Out on a Limb on Our Own: Uncertainty and Doubt Moving from Subject-Centered to Interdisciplinary Teaching
by Denise G. Meister & Jim Nolan Jr. ó 2001
This paper describes and interprets how five teachers of high school freshmen defined and made meaning of a change process in which they were involved. The restructuring initiative, which was administratively imposed, involved teaming, interdisciplinary teaching, and block scheduling. The study took place during the 1st year of implementation, 6 months after the team had received the mandate and prepared for the restructuring. The tools of inquiry included the following methods: (a) analysis of three in-depth phenomenological interviews, (b) participation observation, and (c) analyses of documents such as minutes from team meetings and curriculum planning sessions.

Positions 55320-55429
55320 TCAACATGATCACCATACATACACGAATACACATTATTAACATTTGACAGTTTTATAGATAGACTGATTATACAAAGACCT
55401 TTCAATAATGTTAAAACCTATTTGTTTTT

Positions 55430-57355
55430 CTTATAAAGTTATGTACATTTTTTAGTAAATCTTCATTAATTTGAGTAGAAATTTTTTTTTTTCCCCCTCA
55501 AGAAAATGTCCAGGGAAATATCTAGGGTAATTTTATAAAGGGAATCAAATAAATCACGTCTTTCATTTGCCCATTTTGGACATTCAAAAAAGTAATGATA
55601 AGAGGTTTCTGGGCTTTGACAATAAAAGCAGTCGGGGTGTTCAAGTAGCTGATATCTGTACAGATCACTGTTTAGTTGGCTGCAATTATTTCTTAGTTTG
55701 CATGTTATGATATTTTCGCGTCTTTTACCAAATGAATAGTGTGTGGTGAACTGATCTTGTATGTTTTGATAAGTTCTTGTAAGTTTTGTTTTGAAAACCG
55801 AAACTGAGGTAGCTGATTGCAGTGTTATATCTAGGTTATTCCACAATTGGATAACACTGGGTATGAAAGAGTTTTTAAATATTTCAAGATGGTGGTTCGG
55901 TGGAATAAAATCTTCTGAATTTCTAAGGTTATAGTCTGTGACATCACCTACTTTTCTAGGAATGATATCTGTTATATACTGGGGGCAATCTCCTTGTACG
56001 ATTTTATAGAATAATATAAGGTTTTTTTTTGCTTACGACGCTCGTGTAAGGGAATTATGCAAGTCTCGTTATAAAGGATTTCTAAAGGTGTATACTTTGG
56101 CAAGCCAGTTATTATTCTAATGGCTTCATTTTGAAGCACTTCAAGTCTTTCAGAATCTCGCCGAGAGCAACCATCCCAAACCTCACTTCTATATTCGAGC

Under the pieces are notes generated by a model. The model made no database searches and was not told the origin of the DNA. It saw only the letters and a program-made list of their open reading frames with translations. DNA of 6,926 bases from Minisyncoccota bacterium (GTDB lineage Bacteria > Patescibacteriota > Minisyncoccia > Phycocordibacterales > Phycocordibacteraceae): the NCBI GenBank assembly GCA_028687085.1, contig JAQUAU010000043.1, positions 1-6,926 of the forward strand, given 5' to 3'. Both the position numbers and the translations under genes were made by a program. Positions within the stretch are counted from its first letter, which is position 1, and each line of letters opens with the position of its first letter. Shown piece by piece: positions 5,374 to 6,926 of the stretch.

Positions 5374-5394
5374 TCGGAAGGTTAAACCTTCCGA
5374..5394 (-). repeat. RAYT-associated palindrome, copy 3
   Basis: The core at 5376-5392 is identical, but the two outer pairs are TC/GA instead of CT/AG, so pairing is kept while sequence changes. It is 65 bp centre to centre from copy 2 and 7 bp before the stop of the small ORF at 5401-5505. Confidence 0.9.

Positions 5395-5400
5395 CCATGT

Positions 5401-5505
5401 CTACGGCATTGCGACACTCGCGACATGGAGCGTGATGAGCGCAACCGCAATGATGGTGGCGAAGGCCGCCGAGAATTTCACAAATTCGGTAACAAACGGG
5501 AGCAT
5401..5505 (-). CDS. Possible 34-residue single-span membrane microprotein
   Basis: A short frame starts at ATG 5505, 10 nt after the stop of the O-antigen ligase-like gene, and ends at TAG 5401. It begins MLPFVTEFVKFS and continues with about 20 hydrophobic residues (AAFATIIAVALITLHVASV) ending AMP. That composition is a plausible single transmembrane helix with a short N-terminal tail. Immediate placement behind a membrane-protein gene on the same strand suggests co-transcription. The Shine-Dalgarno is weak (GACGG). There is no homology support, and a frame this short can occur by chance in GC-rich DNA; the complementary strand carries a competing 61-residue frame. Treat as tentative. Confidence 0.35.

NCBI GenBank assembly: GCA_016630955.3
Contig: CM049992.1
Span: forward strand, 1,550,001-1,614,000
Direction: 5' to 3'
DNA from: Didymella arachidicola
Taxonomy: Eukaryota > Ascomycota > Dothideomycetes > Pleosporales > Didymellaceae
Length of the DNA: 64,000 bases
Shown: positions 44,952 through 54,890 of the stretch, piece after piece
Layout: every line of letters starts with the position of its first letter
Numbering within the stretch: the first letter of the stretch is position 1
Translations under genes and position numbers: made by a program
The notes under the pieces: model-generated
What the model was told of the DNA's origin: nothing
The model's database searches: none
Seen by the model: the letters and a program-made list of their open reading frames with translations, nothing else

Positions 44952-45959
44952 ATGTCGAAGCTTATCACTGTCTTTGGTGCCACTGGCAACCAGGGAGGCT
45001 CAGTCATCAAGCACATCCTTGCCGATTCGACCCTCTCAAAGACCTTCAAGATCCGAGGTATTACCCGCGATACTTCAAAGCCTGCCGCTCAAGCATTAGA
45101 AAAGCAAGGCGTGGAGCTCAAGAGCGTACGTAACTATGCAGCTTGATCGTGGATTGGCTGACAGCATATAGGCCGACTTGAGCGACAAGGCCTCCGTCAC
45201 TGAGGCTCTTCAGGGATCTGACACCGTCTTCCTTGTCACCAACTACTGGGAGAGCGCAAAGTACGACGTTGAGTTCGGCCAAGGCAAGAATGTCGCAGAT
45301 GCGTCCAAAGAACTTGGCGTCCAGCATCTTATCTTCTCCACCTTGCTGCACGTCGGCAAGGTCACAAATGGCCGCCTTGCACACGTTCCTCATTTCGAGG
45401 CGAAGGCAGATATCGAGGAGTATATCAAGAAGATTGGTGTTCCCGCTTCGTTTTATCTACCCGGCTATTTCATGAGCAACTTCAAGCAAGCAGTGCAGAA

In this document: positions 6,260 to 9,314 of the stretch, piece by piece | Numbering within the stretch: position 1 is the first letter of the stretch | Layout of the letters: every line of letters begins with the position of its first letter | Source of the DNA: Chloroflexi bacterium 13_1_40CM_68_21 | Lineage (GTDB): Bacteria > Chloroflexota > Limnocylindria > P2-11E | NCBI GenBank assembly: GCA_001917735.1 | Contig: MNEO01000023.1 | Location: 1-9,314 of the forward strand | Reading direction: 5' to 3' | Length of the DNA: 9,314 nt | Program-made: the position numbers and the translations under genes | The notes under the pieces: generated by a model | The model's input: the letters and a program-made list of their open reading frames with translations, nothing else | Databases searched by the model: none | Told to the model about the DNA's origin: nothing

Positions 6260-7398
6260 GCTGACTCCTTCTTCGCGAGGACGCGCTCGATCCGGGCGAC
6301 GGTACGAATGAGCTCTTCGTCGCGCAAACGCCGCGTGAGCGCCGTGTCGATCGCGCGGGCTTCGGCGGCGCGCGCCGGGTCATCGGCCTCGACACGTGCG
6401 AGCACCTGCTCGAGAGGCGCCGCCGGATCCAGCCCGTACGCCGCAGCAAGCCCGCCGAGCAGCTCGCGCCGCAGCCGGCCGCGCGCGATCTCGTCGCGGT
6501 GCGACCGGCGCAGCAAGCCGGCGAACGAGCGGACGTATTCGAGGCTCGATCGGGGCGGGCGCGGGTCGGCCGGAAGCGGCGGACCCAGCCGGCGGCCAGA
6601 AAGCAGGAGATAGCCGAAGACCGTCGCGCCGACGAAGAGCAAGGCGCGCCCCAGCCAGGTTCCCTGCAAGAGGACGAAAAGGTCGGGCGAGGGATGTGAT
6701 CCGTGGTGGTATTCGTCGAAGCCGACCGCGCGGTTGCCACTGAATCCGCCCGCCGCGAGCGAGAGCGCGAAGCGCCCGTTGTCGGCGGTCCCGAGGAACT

Although several interrelated themes emerged, uncertainty and doubt became the pervading theme that had a critical and sometimes debilitating effect on the teaching teamís ability to move from subject-based to interdisciplinary teaching. This uncertainty and doubt was magnified and perpetuated because of the deficit model utilized to implement the initiative: lack of teacher input in to decision to restructure, the schoolís history of adopting trends, lack of professional development, lack of a written curriculum, lack of administrative leadership, and the pull between loyalty to subject and allegiance to tea
To view the full-text for this article you must be signed-in with the appropropriate membership. Please review your options below: